Global Investors Eye Brexit-Battered Stocks
On the face of it, UK equity prices hammered down by concerns over Brexit present a real bargain for overseas investors. But so far, few of them are piling in. Stock prices in the UK have risen about 5 per cent in dollar terms since the 2016 Brexit referendum, hugely underperforming the S&P 500’s near-40 per cent gain. That has left the FTSE 100 on a price/book ratio of 1.8 times, compared with 3.4 times for the blue-chip benchmark in the US.
At Papamarkou Wellner, Thorne Perkin, president of the $3.5bn-in-assets New York-based asset manager, has turned his eye back towards British businesses, despite still being underweight UK stocks relative to global benchmarks. “Brexit poses real risks to the UK economy but people often forget that many of the names that dominate the UK market are so global in nature,” he says. He cites Diageo, Unilever, Prudential and HSBC as examples of UK companies that “remain very healthy and strong” despite the uncertainty over Brexit.
But with the outcome of Brexit not much clearer now than a couple of years ago, many investors say that valuation gap is outweighed by the political uncertainties. “It’s very hard to trade this,” says Mohamed El-Erian, chief economic adviser at Allianz and former chief executive of bond firm Pimco. He sees the most likely development as a series of extensions to the date of Brexit. “Growth will be the major victim,” he says.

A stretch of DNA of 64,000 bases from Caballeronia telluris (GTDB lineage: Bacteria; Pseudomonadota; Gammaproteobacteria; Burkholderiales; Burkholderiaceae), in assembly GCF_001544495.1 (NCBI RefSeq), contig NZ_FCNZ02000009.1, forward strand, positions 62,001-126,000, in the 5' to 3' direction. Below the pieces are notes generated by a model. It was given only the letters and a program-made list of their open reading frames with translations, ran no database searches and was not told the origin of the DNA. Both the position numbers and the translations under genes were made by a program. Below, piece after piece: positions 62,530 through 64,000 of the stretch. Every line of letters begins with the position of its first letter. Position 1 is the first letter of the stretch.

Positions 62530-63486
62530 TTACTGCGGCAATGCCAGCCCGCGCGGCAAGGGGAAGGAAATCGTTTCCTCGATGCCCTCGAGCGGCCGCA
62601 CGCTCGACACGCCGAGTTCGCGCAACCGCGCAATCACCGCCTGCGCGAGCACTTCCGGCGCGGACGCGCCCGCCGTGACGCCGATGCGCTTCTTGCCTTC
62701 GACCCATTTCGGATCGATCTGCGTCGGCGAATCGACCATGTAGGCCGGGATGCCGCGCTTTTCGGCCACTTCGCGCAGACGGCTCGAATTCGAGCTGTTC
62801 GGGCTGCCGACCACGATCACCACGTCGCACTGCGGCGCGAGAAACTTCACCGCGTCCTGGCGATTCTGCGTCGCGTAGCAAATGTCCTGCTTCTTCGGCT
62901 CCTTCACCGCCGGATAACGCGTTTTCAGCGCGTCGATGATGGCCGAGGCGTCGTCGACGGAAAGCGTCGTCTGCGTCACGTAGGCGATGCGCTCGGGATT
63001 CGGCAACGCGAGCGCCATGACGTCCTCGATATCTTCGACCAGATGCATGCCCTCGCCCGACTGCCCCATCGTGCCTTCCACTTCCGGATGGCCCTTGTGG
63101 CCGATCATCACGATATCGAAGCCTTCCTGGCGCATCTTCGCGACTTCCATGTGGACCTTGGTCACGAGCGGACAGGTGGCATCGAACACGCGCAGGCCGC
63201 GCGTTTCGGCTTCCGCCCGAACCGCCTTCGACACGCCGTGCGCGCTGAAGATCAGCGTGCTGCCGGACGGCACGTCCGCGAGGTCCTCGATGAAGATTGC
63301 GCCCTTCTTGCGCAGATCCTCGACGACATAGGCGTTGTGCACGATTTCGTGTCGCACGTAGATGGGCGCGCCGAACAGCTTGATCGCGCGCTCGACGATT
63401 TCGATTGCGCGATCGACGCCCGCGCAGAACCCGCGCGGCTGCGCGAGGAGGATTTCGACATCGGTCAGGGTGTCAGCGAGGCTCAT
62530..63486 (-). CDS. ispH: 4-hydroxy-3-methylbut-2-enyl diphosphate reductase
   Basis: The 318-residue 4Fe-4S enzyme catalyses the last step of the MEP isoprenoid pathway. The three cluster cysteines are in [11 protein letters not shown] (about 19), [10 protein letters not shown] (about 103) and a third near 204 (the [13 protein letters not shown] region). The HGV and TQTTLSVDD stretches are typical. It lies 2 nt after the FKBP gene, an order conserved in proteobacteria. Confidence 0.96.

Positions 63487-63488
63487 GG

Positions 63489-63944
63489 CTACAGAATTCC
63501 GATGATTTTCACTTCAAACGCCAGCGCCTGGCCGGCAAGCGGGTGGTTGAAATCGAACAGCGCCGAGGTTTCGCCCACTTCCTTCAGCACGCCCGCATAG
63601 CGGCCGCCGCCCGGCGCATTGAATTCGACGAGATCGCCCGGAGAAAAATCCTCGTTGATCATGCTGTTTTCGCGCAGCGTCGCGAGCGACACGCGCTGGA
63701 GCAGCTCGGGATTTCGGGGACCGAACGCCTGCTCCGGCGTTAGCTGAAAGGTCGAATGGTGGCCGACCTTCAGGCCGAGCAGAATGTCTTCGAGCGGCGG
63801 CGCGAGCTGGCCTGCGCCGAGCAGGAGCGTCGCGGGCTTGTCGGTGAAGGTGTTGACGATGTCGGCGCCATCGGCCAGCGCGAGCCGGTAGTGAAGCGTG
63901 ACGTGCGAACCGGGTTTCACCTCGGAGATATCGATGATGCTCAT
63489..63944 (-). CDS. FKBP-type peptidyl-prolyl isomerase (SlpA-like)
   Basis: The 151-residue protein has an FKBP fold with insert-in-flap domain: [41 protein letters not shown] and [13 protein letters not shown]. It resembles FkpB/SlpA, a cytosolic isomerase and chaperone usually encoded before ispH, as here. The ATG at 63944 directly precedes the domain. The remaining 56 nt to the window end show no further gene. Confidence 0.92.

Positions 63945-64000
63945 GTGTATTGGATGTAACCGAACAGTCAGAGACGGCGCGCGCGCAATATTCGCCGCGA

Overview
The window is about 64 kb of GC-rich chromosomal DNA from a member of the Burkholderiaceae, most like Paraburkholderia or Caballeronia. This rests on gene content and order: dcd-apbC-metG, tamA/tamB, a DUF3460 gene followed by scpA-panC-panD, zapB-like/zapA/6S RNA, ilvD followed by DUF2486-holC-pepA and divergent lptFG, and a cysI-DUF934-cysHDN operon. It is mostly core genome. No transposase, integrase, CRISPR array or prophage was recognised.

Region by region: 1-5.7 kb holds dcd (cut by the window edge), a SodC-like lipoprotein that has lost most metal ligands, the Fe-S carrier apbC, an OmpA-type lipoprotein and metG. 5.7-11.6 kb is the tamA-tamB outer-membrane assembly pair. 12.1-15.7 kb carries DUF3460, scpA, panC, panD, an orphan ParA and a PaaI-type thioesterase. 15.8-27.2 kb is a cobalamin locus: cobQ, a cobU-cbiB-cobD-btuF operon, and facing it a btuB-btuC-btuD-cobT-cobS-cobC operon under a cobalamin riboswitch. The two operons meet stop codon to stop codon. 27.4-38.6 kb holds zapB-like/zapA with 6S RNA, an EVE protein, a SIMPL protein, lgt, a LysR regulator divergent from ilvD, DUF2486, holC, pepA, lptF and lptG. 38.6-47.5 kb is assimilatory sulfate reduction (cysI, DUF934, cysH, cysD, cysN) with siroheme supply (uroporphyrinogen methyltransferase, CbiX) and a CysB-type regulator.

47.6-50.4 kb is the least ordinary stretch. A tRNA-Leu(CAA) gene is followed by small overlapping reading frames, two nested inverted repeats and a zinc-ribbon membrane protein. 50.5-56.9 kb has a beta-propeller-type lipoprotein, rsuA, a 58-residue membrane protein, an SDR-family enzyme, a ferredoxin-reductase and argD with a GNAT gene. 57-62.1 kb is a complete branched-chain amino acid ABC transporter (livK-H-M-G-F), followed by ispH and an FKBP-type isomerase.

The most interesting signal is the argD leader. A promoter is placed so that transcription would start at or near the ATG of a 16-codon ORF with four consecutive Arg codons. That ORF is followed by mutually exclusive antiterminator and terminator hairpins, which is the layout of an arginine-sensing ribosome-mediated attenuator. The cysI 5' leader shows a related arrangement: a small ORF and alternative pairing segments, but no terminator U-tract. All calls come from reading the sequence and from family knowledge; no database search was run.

Robert Duggan, partner at New York-based SkyBridge Capital, which runs $9.4bn in assets, says he has given the UK a wide berth for those reasons. “We’re just finding better opportunities with more predictable return streams,” he says. But that could change, he adds, once the shape of Brexit becomes clearer. “People are waiting to position portfolios accordingly after the event rather than having large positions ahead of it.” Others, however, have begun to dip in their toes in recent months, believing some assets are temptingly priced — whatever happens.
Julien Scholnick, a portfolio manager at Pasadena-based Western Asset Management, which runs about $430bn in assets, said he has had no meaningful positioning in sterling or gilts since the 2016 Brexit referendum. However, late last year the group began putting on a small bet that the pound would rise, and in the first quarter of this year started a similar wager that short-term gilt prices would fall. Mr Scholnick believes the market is not discounting enough chance of a rise in interest rates, which he thinks could happen if a resolution is reached on a “soft” Brexit. “It begins to look a bit asymmetric,” he says, talking about the trade’s potential reward compared to its risk.Meanwhile, Fabrizio Quirighetti, head of multi-asset at SYZ Asset Management in Geneva, said he had viewed UK stocks and sterling as cheap over the past 12 months, but waited until mid-January to invest “as the odds of a hard or no-deal Brexit declined”.
But last week he trimmed that exposure to stocks and the pound, in the belief that the UK economy could suffer and “as we now have more concerns about general elections than the Brexit issue”.However, he believes he will buy back in later this year. “Both UK equities and sterling remain among the few assets in the ‘cheap’ camp,” he adds. Nevertheless, foreign investor sentiment towards UK stocks continues to be nervous.Outcomes to political situations “are hard to get right”, said Western’s Mr Scholnick. “And even if you knew what the outcome would be, working out the market reaction is challenging.”
FT Reporter ~ Nikou Asgari, April 8, 2019
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